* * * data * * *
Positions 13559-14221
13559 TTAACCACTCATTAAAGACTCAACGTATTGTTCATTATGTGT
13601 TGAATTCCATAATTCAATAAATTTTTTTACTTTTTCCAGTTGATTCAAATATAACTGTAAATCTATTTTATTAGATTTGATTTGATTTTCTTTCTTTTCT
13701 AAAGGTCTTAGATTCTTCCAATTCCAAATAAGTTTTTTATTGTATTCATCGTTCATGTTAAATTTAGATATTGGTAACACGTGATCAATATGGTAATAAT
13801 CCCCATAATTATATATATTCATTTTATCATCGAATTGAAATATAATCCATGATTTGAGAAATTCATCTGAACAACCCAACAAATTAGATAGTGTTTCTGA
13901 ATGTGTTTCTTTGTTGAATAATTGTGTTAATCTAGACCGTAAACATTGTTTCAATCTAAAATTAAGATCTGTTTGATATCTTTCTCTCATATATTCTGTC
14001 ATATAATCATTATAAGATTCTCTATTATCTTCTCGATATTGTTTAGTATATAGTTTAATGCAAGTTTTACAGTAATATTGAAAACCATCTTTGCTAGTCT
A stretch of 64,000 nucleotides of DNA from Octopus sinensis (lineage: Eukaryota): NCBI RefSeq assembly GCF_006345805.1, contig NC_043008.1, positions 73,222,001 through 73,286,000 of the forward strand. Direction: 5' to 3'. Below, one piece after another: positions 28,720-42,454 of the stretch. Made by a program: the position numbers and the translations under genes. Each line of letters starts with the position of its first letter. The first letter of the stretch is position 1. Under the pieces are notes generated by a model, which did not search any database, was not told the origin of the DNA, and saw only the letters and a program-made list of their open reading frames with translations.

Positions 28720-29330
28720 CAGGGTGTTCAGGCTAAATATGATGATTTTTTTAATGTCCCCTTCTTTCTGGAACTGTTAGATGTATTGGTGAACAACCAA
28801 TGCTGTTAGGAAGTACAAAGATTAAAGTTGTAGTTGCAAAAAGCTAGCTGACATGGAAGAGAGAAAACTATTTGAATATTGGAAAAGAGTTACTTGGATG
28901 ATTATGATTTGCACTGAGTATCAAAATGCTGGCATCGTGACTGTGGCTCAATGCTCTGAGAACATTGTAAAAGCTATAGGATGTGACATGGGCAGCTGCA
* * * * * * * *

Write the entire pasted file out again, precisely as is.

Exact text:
Positions 13559-14221
13559 TTAACCACTCATTAAAGACTCAACGTATTGTTCATTATGTGT
13601 TGAATTCCATAATTCAATAAATTTTTTTACTTTTTCCAGTTGATTCAAATATAACTGTAAATCTATTTTATTAGATTTGATTTGATTTTCTTTCTTTTCT
13701 AAAGGTCTTAGATTCTTCCAATTCCAAATAAGTTTTTTATTGTATTCATCGTTCATGTTAAATTTAGATATTGGTAACACGTGATCAATATGGTAATAAT
13801 CCCCATAATTATATATATTCATTTTATCATCGAATTGAAATATAATCCATGATTTGAGAAATTCATCTGAACAACCCAACAAATTAGATAGTGTTTCTGA
13901 ATGTGTTTCTTTGTTGAATAATTGTGTTAATCTAGACCGTAAACATTGTTTCAATCTAAAATTAAGATCTGTTTGATATCTTTCTCTCATATATTCTGTC
14001 ATATAATCATTATAAGATTCTCTATTATCTTCTCGATATTGTTTAGTATATAGTTTAATGCAAGTTTTACAGTAATATTGAAAACCATCTTTGCTAGTCT
A stretch of 64,000 nucleotides of DNA from Octopus sinensis (lineage: Eukaryota): NCBI RefSeq assembly GCF_006345805.1, contig NC_043008.1, positions 73,222,001 through 73,286,000 of the forward strand. Direction: 5' to 3'. Below, one piece after another: positions 28,720-42,454 of the stretch. Made by a program: the position numbers and the translations under genes. Each line of letters starts with the position of its first letter. The first letter of the stretch is position 1. Under the pieces are notes generated by a model, which did not search any database, was not told the origin of the DNA, and saw only the letters and a program-made list of their open reading frames with translations.

Positions 28720-29330
28720 CAGGGTGTTCAGGCTAAATATGATGATTTTTTTAATGTCCCCTTCTTTCTGGAACTGTTAGATGTATTGGTGAACAACCAA
28801 TGCTGTTAGGAAGTACAAAGATTAAAGTTGTAGTTGCAAAAAGCTAGCTGACATGGAAGAGAGAAAACTATTTGAATATTGGAAAAGAGTTACTTGGATG
28901 ATTATGATTTGCACTGAGTATCAAAATGCTGGCATCGTGACTGTGGCTCAATGCTCTGAGAACATTGTAAAAGCTATAGGATGTGACATGGGCAGCTGCA